How to Keep Your Cat Stress-Free and Happy Jan 26, 2014 14:31:57 GMT -5
Post by Macy on Jan 26, 2014 14:31:57 GMT -5
Once you can check off each of the four main steps below, your cat should be feeling relaxed and pleased with life.
Play with your cat Since physical activity can reduce stress, playing with your cat for 10 to 15 minutes twice a day may help both of you feel more relaxed. Here are some tips:
• Wind down the play in the last couple of minutes so your cat can calm down, and always end by giving your cat a treat or a meal.
• Set aside a couple of special toys for your play time, then put them away for later.
• To keep toys interesting, rotate them every few days.
Experiment with games. Here are a few tried and true ways to play with your cat to get you started:
• Chase The best type of interactive toy is a fishing-rod toy that has a 3-foot rod attached to a 3-foot string that has a couple of feathers at the end of it. Cats love to grab and pounce on these feathers as you move them around. Some cats also enjoy a cat laser light. Cats usually love these toys because they get to chase "prey." When playing with your cat, try to simulate the cats hunting of prey as best as possible. Prey slinks, stops, hides, makes sudden movements, and moves away from the cat.
• Fetch Some cats are like dogs; they love chasing treats or dry food and then returning for more.
• Rolling Other cats adore chasing balls made out of aluminum foil or other material, the rings from beverage bottles, or catnip mice.
• Catnip toys Most adult cats love catnip. Buy some high quality catnip and rub it on the cat’s existing toys or the scratching post, put some on the floor, or stuff some in a sock and tie the end.
Make your home interesting Boredom can cause stress, so give your cat interesting or fun things to do on her own. Try these:
• Scratching posts The best posts are at least 3 feet high, sturdy, and made of sisal (a rope material). Place the post in a prominent location that’s easy to get at. Since cats like to scratch while playing, encourage yours to use the post by playing with her near it. Put some catnip on the post, too.
• Hidden food Cats love to find hidden food. Leave out treat balls, which are plastic balls with holes; once you put treats in and put the ball down, your cat will learn to move the ball to make the treats fall out the holes. You can make your own treat ball by sealing the ends of a paper towel roll and poking holes in it.
• New things to play with and investigate Cats love to play with paper bags (cut off the handles), cardboard boxes, aluminum foil balls, and crinkly wrapping paper.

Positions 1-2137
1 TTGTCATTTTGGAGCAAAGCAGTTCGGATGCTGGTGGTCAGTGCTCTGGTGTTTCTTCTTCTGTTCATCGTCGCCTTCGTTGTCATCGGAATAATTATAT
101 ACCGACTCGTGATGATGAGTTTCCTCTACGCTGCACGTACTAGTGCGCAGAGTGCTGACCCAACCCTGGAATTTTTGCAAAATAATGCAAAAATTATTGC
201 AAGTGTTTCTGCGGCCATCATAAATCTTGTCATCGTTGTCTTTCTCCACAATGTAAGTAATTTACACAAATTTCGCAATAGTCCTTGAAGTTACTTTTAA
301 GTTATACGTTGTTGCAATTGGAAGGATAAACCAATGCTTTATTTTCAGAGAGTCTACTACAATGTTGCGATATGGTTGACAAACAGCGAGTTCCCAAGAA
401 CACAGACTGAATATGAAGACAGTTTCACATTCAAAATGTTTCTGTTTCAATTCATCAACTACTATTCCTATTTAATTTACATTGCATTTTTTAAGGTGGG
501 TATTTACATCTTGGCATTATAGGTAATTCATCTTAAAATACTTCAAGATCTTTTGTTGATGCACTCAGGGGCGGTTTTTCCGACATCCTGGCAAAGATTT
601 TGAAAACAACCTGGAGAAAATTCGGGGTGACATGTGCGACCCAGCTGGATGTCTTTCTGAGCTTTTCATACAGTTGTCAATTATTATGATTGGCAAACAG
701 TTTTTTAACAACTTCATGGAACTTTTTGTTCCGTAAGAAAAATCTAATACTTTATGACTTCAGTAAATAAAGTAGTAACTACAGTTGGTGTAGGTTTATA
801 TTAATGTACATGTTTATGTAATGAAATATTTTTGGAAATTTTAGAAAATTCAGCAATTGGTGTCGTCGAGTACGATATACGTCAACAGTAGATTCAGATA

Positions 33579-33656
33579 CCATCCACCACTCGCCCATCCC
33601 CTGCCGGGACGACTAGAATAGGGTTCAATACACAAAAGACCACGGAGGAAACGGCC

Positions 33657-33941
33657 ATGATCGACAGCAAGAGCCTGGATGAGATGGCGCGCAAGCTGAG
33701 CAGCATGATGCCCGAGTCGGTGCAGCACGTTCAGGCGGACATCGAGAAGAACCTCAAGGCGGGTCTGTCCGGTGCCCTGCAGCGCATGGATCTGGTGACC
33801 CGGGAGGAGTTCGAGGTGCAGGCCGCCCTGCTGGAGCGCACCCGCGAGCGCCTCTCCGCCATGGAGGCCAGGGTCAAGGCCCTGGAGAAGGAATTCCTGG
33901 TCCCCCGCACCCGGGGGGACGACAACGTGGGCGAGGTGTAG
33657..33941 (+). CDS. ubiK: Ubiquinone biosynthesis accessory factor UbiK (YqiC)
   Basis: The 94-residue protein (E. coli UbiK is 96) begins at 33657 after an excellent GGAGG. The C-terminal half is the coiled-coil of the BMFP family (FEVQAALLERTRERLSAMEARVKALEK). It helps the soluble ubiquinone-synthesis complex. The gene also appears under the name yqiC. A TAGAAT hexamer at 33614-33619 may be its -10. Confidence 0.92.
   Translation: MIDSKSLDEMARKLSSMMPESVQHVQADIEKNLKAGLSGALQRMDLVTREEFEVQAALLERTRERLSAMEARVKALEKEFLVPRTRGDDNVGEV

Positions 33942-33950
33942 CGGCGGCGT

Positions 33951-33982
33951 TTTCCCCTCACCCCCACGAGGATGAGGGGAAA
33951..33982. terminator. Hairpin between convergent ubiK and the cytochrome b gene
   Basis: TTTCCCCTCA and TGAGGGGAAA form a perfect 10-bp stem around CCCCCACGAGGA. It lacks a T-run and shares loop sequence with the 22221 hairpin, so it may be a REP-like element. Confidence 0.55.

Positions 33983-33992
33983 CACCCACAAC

• Catnip Most adult cats love catnip. Buy some high quality catnip and rub it on the cat’s existing toys or the scratching post, put some on the floor, or stuff some in a sock and tie the end.
Make your home feel safe For a cat, a safe home is essential to feeling happy and calm. The following things will make your home a refuge:
• Hiding places Cats need to have safe hiding spaces throughout the home. Here are a few options: cat carriers, cardboard boxes, space in closets or towels draped over chairs, cat trees, or soft tents (sold in pet-supply stores).
• High resting spaces Cats often seek security in high spaces where they can observe the home environment. Cat trees are the ideal high resting space, but you can also make a safe place for the cat in your home by clearing space on book shelves, desks, windowsills, and maybe adding a cat perch to the wall.
• Calming products Various products release scents in the air (that we can’t smell) or natural chemicals that can calm stressed cats. They include Comfort Zone Feliway Plug-In Diffuser; L-theanine, a chewable supplement that is clinically proven to reduce cats' stress levels; and flower remedies, such as Bach’s Rescue Remedy.
• If it's a multi-cat household, make sure there are enough resources for everyone Provide multiple litter boxes and multiple food and water bowls, many high resting and hiding spaces, as well as individual attention and interactive play time with each cat.
Maintain the Routine A change in your cat’s eating, resting, or play routine caused by something like a new work schedule, a vacation, or a new baby in the home can really make your cat nervous and insecure. If you must change your cat’s routine, try these three tips to make it easier on her:
• If you know your cat’s routine is going to be changed, help your cat adjust by gradually shifting to the new schedule beforehand.
• Make sure your cat has lots of play time and interesting things to do as she gets used to the new schedule.
• If the change is short-term, such as a vacation, jump back to the old schedule as soon as possible when you return.
• If the change is long-term, make sure the new routine is consistent so your cat can rely on it. If it’s work-related, try to leave and return home at the same time. If your new baby’s needs make the old play time impossible, schedule the new play time at the same time every day.